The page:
Vanderbilt University Assessment Website

More About Focus Groups

Focus groups are a form of qualitative research in which a group of people are asked about their attitude and/or feelings towards a product, service, concept, advertisement, or idea. Questions are asked in an interactive group setting where participants are free to talk with other group members.

Advantages to using focus groups

  • Quick and cheap.
  • Good for groups with lower literacy levels (e.g., children, English as a second language).
  • Rich data - obtain information in participants’ own language. The group dynamic allows for participants to build on one another’s responses and generate ideas that they might not have thought of in an individual interview.
  • Moderator can interact with the participants, which allows for follow-up questions.
  • Information is provided more quickly than if people were interviewed separately.

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Disadvantages to using focus groups

  • Requires a trained moderator.
  • Quality of the discussion and usefulness depends on the skill of the moderator.
  • Data is difficult to analyze (e.g., indentifying an individual opinion from the group opinion).
  • The sample may not be representative of the population.
  • Less control over the data collected.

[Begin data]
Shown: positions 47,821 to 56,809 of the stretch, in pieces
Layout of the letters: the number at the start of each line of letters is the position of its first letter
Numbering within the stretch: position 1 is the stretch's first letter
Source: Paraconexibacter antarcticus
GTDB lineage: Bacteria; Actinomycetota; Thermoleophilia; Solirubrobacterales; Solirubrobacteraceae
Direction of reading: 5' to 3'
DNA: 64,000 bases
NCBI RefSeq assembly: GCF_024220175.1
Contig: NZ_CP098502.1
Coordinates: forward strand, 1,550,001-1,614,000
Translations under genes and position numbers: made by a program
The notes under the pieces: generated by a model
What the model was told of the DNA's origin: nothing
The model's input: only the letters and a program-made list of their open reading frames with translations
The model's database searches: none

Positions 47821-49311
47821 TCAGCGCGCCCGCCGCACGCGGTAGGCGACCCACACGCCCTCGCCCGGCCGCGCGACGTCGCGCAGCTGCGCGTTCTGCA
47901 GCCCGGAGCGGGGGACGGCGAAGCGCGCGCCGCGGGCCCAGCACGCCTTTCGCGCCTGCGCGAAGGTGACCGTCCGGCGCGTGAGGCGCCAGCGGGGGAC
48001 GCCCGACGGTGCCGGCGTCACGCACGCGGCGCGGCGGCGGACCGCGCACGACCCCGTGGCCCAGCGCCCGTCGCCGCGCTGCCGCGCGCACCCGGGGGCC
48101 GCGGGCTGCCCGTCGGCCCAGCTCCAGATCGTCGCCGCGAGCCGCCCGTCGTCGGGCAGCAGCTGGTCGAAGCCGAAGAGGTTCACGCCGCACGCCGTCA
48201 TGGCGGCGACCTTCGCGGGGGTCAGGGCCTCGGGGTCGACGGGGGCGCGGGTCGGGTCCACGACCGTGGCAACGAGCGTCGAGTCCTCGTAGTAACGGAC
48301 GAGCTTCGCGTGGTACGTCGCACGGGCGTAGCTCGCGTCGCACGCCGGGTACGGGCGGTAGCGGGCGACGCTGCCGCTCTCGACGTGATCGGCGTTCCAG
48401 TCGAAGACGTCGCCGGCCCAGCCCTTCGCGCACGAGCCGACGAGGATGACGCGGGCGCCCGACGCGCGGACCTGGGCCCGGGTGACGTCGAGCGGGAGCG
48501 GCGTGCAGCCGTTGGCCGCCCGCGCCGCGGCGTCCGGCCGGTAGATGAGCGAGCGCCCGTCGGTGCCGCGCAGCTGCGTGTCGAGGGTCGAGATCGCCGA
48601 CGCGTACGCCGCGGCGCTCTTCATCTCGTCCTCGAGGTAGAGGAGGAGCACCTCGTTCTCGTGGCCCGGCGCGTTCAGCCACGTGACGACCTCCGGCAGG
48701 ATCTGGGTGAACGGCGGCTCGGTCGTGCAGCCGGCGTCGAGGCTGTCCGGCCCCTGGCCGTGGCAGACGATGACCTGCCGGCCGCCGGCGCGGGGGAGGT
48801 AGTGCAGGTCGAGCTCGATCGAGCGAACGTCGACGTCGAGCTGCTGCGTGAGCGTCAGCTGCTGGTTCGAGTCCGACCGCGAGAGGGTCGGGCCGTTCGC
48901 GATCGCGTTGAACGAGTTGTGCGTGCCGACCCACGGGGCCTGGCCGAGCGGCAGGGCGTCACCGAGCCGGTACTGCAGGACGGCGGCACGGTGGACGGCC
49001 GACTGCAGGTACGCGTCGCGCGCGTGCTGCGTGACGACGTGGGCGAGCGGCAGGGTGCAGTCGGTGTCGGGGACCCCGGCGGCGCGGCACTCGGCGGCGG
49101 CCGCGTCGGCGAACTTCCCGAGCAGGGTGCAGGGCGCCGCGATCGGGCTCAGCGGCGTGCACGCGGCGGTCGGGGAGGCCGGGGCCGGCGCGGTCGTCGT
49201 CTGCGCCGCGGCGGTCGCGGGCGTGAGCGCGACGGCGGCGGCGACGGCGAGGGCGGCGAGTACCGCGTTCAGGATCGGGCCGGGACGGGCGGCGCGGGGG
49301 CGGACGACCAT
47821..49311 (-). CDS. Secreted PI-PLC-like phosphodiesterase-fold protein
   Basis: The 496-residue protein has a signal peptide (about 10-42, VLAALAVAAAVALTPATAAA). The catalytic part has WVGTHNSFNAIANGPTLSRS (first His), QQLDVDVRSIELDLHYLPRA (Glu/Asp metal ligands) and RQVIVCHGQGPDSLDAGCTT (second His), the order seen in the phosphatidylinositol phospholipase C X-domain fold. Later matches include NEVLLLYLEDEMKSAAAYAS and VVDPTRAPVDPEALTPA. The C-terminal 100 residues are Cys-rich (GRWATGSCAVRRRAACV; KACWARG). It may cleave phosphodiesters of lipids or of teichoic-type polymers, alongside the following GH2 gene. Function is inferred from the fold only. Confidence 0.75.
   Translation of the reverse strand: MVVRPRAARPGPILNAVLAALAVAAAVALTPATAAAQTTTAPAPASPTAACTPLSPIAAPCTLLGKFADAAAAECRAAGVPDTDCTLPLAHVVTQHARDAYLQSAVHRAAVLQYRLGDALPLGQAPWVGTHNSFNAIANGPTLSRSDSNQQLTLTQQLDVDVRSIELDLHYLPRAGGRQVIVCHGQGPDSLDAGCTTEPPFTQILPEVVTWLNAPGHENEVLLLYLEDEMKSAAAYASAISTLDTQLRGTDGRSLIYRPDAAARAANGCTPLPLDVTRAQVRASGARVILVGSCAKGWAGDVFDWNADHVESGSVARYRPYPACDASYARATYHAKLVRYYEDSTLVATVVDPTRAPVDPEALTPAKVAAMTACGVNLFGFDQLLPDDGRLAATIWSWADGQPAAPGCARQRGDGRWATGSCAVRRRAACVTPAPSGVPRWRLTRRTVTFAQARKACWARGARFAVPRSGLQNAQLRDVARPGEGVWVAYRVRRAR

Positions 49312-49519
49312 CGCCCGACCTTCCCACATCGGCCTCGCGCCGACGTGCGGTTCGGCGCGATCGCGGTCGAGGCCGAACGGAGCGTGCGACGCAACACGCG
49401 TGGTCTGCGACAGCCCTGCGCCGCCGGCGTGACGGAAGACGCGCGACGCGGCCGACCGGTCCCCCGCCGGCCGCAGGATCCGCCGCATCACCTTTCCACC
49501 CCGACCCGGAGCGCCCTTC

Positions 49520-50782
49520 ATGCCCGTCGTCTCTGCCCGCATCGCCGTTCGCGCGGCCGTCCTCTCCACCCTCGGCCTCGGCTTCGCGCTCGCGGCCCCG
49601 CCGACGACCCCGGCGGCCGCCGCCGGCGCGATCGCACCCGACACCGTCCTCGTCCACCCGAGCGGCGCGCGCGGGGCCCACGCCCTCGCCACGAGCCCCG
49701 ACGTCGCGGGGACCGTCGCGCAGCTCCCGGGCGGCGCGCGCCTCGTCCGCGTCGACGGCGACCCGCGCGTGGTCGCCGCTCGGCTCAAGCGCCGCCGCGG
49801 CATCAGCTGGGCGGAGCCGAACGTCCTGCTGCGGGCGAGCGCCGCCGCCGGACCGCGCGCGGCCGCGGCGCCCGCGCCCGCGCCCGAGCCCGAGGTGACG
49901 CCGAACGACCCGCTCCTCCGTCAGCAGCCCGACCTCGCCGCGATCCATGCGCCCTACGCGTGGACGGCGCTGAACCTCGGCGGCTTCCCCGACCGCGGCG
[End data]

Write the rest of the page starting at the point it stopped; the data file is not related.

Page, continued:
• The data collected lack confidentiality and anonymity.

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When to use focus groups

  • Power differences exist between the participants and decision-makers.
  • Want to gain an understanding of the culture of a group.
  • Need to gain a large amount of information in a shorter period of time.
  • Want to explore the degree of consensus on a topic.
  • When group discussion or interaction among participants would bring out insights and understanding that would not be ascertained through questionnaire items or individual interviews.
  • When assessing program effectiveness.
  • Desire feedback regarding a product, website, program, etc.

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Suggestions for conducting a focus group

  • Optimal size: 6-8 people.
  • Time: 1-2 hours.
  • Need a trained moderator that the participants do not know.
  • Create a comfortable atmosphere (e.g., provide food and refreshments).
  • Be conscious that some participants may not feel comfortable voicing their opinion in front of others. Additionally, some may feel pressure to conform to the group consensus.

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